Robocalls have been on the rise. Photo: Maciej Luczniewski/NurPhoto via Getty Images

Robocalls are on the rise and have become a regular annoyance for the millions of Americans who complain to regulators about them.

Why it matters: The telecom industry and policymakers have taken steps to curb the influx of calls, but efforts have so far haven't made much of a dent in the problem. Still, some hope recent changes will stem the tide of annoying — and sometimes costly — robocalls.

By the numbers:

The robocall problem is growing.

  • There were roughly 4.1 billion robocalls in May, 2018, according to YouMail, which provides call-blocking software.
  • It was only 2.6 billion nationwide a year prior.

Consumers are frustrated.

  • The Federal Communications Commission receives around 200,000 complaints a year about unwanted calls, a spokesperson said.
  • The Federal Trade Commission reports that in the 2017 fiscal year, there were about 4.5 million complaints about robocalls violating a telemarketing rule.

The financial consequences.

  • A study by Truecaller, which makes caller ID software, estimates that in 2017 the total cost of phone scams was roughly $9.5 billion.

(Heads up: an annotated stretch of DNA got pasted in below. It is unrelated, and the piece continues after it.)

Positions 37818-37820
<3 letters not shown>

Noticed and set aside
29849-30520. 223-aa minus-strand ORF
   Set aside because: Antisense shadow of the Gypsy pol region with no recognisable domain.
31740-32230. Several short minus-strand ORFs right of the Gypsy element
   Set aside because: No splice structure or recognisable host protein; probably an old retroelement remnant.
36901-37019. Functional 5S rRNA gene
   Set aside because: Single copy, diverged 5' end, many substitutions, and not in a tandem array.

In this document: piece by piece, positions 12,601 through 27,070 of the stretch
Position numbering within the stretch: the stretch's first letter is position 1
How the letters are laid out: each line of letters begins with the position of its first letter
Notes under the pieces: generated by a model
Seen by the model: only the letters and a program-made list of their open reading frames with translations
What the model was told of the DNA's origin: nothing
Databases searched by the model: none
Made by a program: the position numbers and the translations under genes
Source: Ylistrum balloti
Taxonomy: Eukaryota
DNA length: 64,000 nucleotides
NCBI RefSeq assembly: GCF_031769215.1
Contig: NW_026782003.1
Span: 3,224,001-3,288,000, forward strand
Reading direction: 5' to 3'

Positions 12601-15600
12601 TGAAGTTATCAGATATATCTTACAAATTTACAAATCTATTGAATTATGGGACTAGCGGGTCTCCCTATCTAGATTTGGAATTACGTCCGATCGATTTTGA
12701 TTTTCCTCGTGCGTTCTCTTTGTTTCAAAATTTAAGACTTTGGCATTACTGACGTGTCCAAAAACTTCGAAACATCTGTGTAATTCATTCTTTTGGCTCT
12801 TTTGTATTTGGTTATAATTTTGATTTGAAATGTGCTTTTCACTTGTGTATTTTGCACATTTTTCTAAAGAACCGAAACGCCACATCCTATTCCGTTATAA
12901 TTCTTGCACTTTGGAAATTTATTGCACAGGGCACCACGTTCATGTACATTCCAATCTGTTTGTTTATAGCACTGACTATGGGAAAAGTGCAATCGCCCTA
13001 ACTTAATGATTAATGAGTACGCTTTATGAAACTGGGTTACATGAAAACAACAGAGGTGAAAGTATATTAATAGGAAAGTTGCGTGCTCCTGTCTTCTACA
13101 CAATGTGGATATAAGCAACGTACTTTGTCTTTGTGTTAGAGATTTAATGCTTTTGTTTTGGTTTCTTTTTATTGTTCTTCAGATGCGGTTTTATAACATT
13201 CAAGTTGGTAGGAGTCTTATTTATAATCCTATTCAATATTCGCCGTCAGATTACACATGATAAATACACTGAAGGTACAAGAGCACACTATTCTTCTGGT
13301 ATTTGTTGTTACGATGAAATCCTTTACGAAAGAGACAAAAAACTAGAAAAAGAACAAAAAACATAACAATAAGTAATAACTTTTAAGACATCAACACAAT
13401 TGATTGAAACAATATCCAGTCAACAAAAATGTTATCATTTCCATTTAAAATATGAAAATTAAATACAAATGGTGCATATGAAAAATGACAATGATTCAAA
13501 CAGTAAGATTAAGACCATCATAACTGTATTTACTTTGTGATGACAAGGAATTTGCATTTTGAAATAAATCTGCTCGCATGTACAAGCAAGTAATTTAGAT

• 21 Chinese immigrants had, as of this spring, lost $2.5 million to a robocall scam aimed at Chinese speakers, the NYPD said in April.
The bigger picture

Robocalls are hard to combat because because of the complexity of the telephone networks — which involve many different phone companies — reports the New York Times. Scammers have also taken to "spoofing" telephone numbers, which is why consumers see automated calls coming from numbers with their area code.

  • The national Do Not Call list failed to head off the recent wave of calls.

Yes, but: A renewed offense against the calls could reduce them over the next few years.

  • Telecom carriers are planning to roll out a system for verifying legitimate calls soon, the Wall Street Journal reports. The FCC is moving towards creating a standard for authenticating calls.
  • The FCC has also created rules that allow phone carriers to block malicious robocalls.

Editor's note: This story was updated to clarify that robocalls violate a broader telemarketing rule, whether or not the recipient is in the national Do Not Call registry.

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